It’s amazing how much energy is left in the idea of digital editions of print publications. I’m not talking about shovelware Web sites, but about digital replicas of the print product, distributed electronically and read on the subscriber’s computer. The basic formula for these products is PDF+DRM.

This idea has been around forever. Longer, I think, than the consumer Web. It gets a lot of its energy from the perception among publishers that because it duplicates their print product with some digital advantages (e.g. searching) that it can be sold. Yet, aside from licensing fees, the incremental cost is about the same as a Web site — zero. Of course, there are real disadvantages as well. Magazines and, especially, newspapers are not formatted for reading on a computer.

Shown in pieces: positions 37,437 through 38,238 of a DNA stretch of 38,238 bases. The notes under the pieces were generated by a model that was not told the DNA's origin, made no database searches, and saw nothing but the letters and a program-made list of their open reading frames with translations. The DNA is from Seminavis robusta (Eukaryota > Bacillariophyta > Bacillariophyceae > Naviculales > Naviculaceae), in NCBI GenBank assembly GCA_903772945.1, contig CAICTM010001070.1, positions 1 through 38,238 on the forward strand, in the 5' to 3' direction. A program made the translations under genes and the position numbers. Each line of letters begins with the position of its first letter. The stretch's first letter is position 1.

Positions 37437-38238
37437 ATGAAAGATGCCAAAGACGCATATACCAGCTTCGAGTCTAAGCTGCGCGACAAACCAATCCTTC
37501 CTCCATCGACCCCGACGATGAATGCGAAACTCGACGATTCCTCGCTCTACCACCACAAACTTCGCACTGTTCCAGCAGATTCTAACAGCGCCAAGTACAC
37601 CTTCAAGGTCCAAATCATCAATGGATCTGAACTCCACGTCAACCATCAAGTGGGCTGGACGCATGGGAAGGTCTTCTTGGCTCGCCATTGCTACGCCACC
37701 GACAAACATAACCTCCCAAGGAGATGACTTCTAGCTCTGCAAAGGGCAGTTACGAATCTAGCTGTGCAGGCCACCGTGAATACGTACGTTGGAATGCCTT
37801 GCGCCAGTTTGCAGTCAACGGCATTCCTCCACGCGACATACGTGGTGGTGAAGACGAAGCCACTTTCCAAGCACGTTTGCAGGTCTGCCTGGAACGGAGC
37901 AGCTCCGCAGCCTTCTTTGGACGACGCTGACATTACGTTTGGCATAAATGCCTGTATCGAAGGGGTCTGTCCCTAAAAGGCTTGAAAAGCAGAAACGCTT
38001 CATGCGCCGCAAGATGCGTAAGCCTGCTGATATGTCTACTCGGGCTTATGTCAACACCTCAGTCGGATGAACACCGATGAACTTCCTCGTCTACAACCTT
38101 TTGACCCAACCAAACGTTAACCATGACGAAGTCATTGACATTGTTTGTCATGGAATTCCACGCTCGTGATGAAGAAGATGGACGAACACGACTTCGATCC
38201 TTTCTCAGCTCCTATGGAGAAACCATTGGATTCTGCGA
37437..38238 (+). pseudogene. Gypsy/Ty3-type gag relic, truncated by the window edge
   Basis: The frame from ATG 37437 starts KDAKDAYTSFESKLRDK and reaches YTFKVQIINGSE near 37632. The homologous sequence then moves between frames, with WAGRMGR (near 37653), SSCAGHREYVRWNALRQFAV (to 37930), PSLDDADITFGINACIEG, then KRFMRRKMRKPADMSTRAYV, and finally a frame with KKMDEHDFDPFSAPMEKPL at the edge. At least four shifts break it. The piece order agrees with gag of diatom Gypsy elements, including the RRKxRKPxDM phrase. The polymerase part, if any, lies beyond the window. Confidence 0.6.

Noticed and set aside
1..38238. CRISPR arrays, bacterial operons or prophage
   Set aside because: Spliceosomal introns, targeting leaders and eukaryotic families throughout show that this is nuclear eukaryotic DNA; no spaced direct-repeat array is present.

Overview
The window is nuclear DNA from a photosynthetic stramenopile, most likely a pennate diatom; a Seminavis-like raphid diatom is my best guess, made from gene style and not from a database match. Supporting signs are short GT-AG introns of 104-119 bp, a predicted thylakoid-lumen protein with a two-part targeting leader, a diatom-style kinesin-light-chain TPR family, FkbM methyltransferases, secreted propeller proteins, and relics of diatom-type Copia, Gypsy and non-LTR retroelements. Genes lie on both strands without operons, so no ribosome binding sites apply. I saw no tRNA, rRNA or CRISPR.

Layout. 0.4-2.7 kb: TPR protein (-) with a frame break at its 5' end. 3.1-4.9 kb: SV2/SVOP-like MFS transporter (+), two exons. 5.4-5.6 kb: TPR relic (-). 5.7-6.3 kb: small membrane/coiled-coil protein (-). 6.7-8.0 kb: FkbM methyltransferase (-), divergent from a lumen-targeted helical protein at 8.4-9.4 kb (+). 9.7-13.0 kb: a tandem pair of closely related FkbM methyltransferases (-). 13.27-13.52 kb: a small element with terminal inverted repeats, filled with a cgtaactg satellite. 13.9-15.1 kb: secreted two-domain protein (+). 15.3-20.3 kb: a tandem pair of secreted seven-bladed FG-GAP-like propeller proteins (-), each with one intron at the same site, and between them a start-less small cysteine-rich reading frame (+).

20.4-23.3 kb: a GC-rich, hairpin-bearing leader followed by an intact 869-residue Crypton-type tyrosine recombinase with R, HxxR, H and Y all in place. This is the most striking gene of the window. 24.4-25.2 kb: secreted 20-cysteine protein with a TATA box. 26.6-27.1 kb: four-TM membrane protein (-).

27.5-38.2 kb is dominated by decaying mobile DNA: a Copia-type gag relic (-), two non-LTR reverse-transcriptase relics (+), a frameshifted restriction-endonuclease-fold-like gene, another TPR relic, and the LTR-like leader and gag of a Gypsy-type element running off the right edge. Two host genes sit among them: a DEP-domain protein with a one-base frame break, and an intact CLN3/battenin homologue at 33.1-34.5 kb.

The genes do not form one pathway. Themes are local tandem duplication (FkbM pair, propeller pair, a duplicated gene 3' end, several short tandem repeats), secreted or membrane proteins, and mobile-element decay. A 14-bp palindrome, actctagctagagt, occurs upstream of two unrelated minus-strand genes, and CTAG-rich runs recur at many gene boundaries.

The latest avatars of digital editions, Zinio and Newsstand, are generating a lot of interest.

PBS’s Newshour ran a story on digital editions of newspapers [Real Audio], with some remarkable statistics: about 160 US newspapers, and 225 newspapers worldwide are now offered in electronic editions, and the Washington Post’s digital edition has 800 subscribers. However, the number of actual editions being delivered today may be an order of magnitude smaller than this.

The Newshour described the audience as expatriates and others who couldn’t get home delivery. In other words: the Web audience.

But if it’s true, as Zinio claims, that 83 percent of digital magazine readers click on links in editorial content and 60 percent on links in ads — why not just give away the magazine and make money on the ads, just like you’re doing on the Web?

This maybe already happening. I know of at least one person who is getting a Zinio edition of a normally paid computer magazine for free.